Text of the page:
It's bound to happen to all writers. You write a piece for a contest, anthology, or agent. You're excited. You really feel it has what it takes to get published. You send that e-mail off along with your hopes and dreams. A few weeks later (sometimes just a day later) you get a one-word response that shatters all of that.
Okay, so maybe this sounds a little over dramatic, but, as writers, we're all faced with rejection. Even the greats endure it (Rowling was passed up at least 7 times before a publishing company took on Harry Potter). That doesn't make it sting any less. Here you presented your heart and soul to someone and they broke it with a single e-mail.
What are you supposed to do?
First, let's address how you feel and what to do about shelf care.
Breathe: Take a breath and remind yourself that everyone gets rejected. Just because the contest or agent didn't accept it doesn't mean it's bad.
Feel: Allow yourself to feel mad or sad if you need to. I know this may sound silly, but if you can get your emotions out, you can go back to the rejection, and your piece, with a clearer head.
Don't take it personally: Easier said than done, I know. But don't take this as a rejection of you or as a personal attack. As with every "contest" in life, some people win, and some don't. This is NOT a reflection of you or your self worth. Keeping going forward and do what you love.
Step back: Step away from the piece for a while. You probably just spent a bunch of time working on it and it's too fresh in your head. Take a few days to relax then get back to editing or submitting. You don't want to rush in and send it to a contest that doesn't quite fit the piece.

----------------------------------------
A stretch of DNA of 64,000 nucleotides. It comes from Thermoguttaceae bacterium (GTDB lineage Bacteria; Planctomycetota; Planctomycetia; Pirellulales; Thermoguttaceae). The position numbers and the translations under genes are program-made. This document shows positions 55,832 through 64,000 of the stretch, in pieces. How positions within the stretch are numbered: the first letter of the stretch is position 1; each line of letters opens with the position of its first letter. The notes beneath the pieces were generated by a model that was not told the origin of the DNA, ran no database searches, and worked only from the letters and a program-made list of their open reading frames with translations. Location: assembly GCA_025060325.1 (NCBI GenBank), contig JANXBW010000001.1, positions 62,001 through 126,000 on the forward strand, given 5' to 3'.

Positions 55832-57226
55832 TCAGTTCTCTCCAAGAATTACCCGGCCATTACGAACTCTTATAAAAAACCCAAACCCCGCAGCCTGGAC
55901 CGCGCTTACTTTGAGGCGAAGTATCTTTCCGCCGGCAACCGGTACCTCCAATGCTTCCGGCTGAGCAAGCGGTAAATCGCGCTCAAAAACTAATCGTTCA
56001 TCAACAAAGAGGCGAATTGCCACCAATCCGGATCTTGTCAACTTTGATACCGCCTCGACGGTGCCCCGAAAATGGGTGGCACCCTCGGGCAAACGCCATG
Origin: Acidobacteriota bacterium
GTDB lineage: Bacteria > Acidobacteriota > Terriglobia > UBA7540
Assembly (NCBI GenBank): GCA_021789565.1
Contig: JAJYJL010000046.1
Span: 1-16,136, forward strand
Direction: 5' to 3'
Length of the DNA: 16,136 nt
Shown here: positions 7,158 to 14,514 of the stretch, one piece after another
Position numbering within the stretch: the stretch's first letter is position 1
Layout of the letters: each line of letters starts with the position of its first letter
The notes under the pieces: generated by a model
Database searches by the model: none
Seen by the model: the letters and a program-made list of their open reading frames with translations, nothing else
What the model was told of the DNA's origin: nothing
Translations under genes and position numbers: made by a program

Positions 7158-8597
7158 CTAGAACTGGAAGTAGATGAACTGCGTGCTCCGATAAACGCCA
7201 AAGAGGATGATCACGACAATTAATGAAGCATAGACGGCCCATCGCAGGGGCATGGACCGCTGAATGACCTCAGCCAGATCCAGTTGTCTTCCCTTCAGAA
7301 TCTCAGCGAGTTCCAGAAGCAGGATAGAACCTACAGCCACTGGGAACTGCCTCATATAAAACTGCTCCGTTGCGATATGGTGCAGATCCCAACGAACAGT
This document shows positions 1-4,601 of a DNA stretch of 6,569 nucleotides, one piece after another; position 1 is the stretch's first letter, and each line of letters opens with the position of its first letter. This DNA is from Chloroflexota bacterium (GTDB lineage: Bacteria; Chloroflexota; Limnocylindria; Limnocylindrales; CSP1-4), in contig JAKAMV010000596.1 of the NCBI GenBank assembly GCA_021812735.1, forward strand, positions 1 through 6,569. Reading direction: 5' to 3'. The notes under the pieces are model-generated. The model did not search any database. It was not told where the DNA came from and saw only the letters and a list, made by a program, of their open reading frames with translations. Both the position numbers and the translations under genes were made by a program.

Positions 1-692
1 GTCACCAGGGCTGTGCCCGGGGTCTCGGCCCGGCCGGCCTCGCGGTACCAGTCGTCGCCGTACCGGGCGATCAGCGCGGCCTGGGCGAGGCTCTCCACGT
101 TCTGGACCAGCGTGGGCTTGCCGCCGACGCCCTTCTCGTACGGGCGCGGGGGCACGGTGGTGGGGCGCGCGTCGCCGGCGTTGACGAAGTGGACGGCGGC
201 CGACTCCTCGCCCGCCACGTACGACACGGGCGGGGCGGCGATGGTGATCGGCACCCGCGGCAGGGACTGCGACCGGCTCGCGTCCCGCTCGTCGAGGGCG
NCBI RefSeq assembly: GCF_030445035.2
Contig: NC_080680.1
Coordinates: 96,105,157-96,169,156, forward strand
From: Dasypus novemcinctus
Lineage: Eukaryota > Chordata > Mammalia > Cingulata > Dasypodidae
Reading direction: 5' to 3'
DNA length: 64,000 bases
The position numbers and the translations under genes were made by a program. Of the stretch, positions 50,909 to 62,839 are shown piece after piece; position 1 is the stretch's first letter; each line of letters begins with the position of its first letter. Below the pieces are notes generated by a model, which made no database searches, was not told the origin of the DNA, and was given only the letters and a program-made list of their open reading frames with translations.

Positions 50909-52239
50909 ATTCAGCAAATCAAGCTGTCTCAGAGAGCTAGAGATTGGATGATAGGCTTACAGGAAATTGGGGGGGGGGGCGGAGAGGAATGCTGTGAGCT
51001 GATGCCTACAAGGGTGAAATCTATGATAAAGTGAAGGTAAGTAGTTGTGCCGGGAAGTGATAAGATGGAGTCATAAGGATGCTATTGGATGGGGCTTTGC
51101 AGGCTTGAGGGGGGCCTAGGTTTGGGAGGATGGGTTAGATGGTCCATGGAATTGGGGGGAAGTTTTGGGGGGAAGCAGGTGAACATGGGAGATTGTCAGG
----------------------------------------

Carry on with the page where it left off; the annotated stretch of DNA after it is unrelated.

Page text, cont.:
Get back to work: After you've had a moment to collect yourself, sit back down and get back to work on your piece or your other stories!
Second, let's take a look at that rejection letter, because sometimes there's something there you might not notice in the heat of the moment.
Generic Response: This is the auto-generated, "Thank you for the chance to read your piece. Unfortunately you were not selected." If you get this kind of response without any additional information, then let it go and move on. Prep your piece for another contest.
Personal: Sometimes you may receive a more personal rejection letter. Someone may have seen something in your piece and decided to take the time to respond back to you. These e-mails or letters will be signed by the person you queried and likely contain more than the typical "you were not selected." In this case, consider writing a very short thank you letter back. It's a good way to keep connections open.
Personal Feedback: These are my favorites. The queried person not only responds with a personal letter, she also provides feedback. Use this as constructive criticism to revise your work, not as an offensive response. This means she's taken the time to help you with your work. And if she mentions wanting to see your writing in the future, make sure you keep that person in mind! Definitely send a thank you letter back.
The final question is, what do you do with your rejected piece?
Submit again: In some cases, try again without revising. Maybe the piece wasn't right for that particular contest. It doesn't mean your work is bad! Go ahead and send it somewhere else. My rule of thumb is I wait for three rejections before I touch the piece again.
Consider Revising: If the contest provided some feedback, you may consider revising. Take another look at the story. Are there ways to revise it? Can you make it sound better or tighten up the language? Did you miss one of the contest requirements? It doesn't hurt to look it over.
Blog it: Sometimes if you can't get a piece published, it doesn't hurt to either blog it or post it on Wattpad. There's nothing wrong with sharing your work on another platform!
There's nothing wrong with getting rejected. It helps you grow as an author and prepares you for sending out some of your larger pieces. Rejection is all part of the process, and the best thing to do is to learn, grow, and keep writing!